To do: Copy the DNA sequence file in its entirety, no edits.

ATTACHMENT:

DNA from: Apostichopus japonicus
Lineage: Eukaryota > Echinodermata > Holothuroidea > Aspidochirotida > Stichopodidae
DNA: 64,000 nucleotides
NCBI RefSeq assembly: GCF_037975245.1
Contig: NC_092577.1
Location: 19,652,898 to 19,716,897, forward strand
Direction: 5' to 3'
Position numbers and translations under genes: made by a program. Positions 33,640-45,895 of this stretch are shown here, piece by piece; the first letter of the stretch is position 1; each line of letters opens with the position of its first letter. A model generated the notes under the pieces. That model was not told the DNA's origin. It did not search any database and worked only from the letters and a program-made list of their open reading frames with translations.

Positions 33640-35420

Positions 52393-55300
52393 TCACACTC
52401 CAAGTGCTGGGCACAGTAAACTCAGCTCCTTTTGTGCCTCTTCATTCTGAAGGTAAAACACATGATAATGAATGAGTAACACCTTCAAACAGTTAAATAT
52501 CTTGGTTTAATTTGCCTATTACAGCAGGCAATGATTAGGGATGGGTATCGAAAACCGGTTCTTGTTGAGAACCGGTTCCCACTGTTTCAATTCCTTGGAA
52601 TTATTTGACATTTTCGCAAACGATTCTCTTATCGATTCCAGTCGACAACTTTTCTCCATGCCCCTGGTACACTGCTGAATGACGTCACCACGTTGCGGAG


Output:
DNA from: Apostichopus japonicus
Lineage: Eukaryota > Echinodermata > Holothuroidea > Aspidochirotida > Stichopodidae
DNA: 64,000 nucleotides
NCBI RefSeq assembly: GCF_037975245.1
Contig: NC_092577.1
Location: 19,652,898 to 19,716,897, forward strand
Direction: 5' to 3'
Position numbers and translations under genes: made by a program. Positions 33,640-45,895 of this stretch are shown here, piece by piece; the first letter of the stretch is position 1; each line of letters opens with the position of its first letter. A model generated the notes under the pieces. That model was not told the DNA's origin. It did not search any database and worked only from the letters and a program-made list of their open reading frames with translations.

Positions 33640-35420

Positions 52393-55300
52393 TCACACTC
52401 CAAGTGCTGGGCACAGTAAACTCAGCTCCTTTTGTGCCTCTTCATTCTGAAGGTAAAACACATGATAATGAATGAGTAACACCTTCAAACAGTTAAATAT
52501 CTTGGTTTAATTTGCCTATTACAGCAGGCAATGATTAGGGATGGGTATCGAAAACCGGTTCTTGTTGAGAACCGGTTCCCACTGTTTCAATTCCTTGGAA
52601 TTATTTGACATTTTCGCAAACGATTCTCTTATCGATTCCAGTCGACAACTTTTCTCCATGCCCCTGGTACACTGCTGAATGACGTCACCACGTTGCGGAG